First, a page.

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Tuesday, September 30, 2014

Strangers in the night...and the people we met in Providence, too - PART ONE


Cheryl and I spent most of the week before last in Providence, Rhode Island, for my annual work conference, which is alternately boring, informative and loads of fun. Yes, and occasionally even easy to dance to.

Cheryl has been coming the last two years – New Orleans last year – and we have such a great time. This year, it seemed like we were making friends whenever/wherever we went out. This is the first of three stories about people we met.

The last night we were there, as we were walking to the Federal Hill district, which is full of great restaurants, we stopped at an intersection for a red light as an especially loud motorcycle whizzed by.
The next 10 minutes were like a scene from a movie, with a particularly intriguing character inserting himself momentarily into our lives and then disappearing into the night for good but not yet from my psyche, days later.

I’d love to write it like a novel, but don’t really have time or talent to do it justice. He was 50-something, he gave us his age, actually, but I forget. He was quite overweight, but seemed in fairly good health otherwise. Kind of like me, come to think of it. He seemed to just appear out of the dark and started talking to us by complaining about the noise of the motorcycles that keep him up on the weekends from his apartment in The Regency, he told us, pointing back over his shoulder.

We sympathized and from there, within a matter of a few minutes, we found out more about his life to date than I dare say we know about some of our close friends. He hates living in Providence but accepts it because he totally ruined his very successful life in Manhattan and now has no reason to live and nothing to look forward to, except getting totally blacked-out drunk every night. And this was the reason he entered into our life by chance – he was on his way out this night, to find his hard liquor of choice for the evening to help him forget where he was and more importantly, why.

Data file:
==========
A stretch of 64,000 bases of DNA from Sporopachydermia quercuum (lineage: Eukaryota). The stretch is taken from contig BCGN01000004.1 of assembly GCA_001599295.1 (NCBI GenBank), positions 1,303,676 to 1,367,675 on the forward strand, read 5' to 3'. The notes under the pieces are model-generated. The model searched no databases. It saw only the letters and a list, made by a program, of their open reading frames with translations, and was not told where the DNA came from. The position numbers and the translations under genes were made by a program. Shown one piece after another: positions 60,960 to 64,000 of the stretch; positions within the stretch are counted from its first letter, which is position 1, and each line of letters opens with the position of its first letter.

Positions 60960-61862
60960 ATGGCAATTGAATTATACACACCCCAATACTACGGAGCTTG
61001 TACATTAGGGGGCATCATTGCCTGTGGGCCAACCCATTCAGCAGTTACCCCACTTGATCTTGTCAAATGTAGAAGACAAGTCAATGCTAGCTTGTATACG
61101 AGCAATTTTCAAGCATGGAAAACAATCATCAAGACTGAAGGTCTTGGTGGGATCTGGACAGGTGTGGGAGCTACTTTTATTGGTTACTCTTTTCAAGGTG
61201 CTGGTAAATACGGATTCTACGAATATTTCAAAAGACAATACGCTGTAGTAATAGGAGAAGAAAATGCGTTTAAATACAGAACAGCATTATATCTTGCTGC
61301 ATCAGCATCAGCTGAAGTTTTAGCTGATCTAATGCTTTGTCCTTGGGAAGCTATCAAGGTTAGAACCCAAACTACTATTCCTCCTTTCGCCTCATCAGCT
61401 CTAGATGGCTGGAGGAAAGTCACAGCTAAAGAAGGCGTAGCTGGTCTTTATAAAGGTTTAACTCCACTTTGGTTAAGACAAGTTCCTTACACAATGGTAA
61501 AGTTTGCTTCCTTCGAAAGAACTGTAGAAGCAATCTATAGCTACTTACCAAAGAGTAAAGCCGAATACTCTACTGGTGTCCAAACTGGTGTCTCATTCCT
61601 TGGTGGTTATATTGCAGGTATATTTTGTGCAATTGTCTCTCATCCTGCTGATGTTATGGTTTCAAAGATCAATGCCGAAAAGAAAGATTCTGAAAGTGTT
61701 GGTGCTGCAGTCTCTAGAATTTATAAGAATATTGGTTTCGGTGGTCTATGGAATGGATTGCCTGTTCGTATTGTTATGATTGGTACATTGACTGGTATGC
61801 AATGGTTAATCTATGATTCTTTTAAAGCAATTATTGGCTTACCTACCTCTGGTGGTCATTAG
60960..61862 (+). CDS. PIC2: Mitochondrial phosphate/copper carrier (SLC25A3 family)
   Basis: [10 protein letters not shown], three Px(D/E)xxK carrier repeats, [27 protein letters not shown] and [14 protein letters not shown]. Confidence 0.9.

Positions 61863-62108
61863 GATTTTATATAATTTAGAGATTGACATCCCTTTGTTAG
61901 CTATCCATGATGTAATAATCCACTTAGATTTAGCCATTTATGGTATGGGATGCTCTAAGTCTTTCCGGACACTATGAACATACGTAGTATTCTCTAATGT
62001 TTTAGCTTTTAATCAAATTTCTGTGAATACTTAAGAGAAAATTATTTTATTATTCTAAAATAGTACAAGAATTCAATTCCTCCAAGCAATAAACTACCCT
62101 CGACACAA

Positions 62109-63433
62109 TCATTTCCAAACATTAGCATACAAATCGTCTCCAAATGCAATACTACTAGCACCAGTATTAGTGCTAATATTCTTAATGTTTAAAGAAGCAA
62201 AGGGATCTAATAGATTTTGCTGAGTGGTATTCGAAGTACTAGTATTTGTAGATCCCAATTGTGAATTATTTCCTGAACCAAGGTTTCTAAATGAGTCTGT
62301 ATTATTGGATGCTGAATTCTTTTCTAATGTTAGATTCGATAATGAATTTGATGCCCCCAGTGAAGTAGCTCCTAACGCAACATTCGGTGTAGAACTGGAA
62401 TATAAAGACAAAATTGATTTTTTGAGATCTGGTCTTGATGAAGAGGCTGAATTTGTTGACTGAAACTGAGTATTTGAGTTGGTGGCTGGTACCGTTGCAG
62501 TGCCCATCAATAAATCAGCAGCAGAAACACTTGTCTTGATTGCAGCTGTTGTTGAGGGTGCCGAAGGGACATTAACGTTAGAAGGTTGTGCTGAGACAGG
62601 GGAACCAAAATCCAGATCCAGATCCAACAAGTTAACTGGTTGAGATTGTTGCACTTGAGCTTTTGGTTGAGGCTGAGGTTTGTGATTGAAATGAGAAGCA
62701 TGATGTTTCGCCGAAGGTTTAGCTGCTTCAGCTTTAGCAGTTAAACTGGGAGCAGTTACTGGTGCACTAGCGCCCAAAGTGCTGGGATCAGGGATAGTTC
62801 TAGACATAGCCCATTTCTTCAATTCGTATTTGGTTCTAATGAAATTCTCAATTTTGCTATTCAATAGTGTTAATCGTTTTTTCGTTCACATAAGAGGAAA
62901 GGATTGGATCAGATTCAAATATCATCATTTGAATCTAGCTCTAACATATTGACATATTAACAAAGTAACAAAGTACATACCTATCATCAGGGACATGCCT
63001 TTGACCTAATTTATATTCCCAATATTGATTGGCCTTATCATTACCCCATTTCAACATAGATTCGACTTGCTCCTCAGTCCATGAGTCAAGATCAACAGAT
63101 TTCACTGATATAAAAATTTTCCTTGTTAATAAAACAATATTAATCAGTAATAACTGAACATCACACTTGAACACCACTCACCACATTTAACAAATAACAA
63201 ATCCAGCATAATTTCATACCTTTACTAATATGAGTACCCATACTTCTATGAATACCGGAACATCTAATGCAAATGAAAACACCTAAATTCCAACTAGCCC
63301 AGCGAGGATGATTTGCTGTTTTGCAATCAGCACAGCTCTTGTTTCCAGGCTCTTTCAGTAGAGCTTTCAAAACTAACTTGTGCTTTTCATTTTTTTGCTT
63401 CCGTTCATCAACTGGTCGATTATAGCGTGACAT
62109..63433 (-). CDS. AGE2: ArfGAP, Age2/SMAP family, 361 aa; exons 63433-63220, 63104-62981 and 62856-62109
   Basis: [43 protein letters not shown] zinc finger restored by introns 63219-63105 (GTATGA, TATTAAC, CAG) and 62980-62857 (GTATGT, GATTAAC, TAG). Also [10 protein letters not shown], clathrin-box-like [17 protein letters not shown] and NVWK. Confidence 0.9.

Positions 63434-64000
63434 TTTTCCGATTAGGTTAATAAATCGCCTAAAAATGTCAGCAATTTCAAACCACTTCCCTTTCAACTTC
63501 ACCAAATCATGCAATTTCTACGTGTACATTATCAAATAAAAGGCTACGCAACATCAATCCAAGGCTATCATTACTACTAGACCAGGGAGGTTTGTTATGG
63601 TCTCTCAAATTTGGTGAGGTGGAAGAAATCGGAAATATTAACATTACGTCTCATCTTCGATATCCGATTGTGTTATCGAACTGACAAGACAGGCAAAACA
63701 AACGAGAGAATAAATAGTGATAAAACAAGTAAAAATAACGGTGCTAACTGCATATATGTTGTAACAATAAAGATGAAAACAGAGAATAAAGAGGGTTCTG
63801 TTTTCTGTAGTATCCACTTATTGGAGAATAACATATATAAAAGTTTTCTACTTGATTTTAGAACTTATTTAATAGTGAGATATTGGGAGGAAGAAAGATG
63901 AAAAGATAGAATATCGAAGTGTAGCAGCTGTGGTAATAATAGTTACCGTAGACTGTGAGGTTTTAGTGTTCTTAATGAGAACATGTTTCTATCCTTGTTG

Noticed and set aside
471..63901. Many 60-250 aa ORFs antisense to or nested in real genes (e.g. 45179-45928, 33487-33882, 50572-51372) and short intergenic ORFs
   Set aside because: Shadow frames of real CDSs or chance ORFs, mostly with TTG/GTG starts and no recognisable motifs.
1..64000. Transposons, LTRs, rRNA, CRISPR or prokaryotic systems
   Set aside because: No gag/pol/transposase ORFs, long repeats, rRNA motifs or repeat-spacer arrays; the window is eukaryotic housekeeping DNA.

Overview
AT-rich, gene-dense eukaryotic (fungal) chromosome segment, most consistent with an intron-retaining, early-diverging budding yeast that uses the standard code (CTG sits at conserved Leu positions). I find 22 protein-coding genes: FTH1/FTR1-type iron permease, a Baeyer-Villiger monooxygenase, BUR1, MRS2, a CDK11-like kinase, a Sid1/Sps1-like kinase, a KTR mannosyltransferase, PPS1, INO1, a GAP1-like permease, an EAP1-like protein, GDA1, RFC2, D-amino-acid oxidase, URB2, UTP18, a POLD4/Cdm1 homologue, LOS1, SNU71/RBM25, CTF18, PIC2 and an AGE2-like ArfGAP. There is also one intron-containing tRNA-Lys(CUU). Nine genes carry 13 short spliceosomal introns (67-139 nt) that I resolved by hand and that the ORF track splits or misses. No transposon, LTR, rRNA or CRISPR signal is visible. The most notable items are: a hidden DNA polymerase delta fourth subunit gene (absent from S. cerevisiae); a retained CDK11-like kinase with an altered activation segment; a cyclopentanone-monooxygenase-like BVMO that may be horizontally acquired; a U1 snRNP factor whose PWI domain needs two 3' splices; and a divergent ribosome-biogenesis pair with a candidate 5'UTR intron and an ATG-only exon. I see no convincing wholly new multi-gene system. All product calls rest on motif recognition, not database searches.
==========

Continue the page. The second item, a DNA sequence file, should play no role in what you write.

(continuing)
He was a very well-spoken, funny, insightful person. I was half-tempted to ask him to join us for dinner...and I half-expected him to ask. Instead, he gave us the run down on each of the many restaurants on the street: “That one looks really great from the outside, but they have really crappy food.” “If you like Italian, try either Andino’s or Castelletos…but definitely don’t go to that place (pointing across the street).”

As we approached the liquor store, he slowed down and told us to have a nice evening. We told him to do the same and he said “Oh, that’s impossible. I’m really no good to anyone.” To which I told him, “Well, you have been to us, so that’s a start!”

I’m not sure he heard me, or even wanted to. So we walked on to find the first of his recommendations, each of them coming up within the next 2-3 blocks, and suddenly he was back by our side, inexplicably no longer interested in the store he’d just walked into. This pattern repeated itself a number of times, his saying goodbye, wishing us luck, disappearing into a bar/restaurant/pizzeria, and then suddenly reappearing alongside us, continuing his story, telling us how he’d gone to Tulane, sold time-shares there to make hundreds of dollars a week while a student, and how to know when he was going to find a sucker, based primarily on how they were dressed, one time tripping his best friend while they were in a dead sprint to be the first one to get to a couple of rubes from Alabama dressed in leisure jogging suits, which was a sure sign of success from his standpoint.

But through it all, there was an active lack of self-worth. He embraced it, accepted it, and would not consider any alternative. His life was permanently ruined and there was no chance of life parole. And somewhere among the restaurant reviews and the references to his huge financial successes in NYC, and colorful tales of his past exploits, he lowered his voice slightly and said, almost as if he were saying it to himself, to remind himself yet one more time of the reason for the hard path his life had taken, “I guess the lesson is that your lies catch up with you.”

He shook his head a few times as if it were a combination of trying to shake the memory or pain out of his head while also still in disbelief that he had been on top of the world not too long previous and now only had a bottle to look forward to each night.

Finally, he found the place he really wanted or at least thought he did, and he was off to complete his life and we were off to ours.

 




 

 


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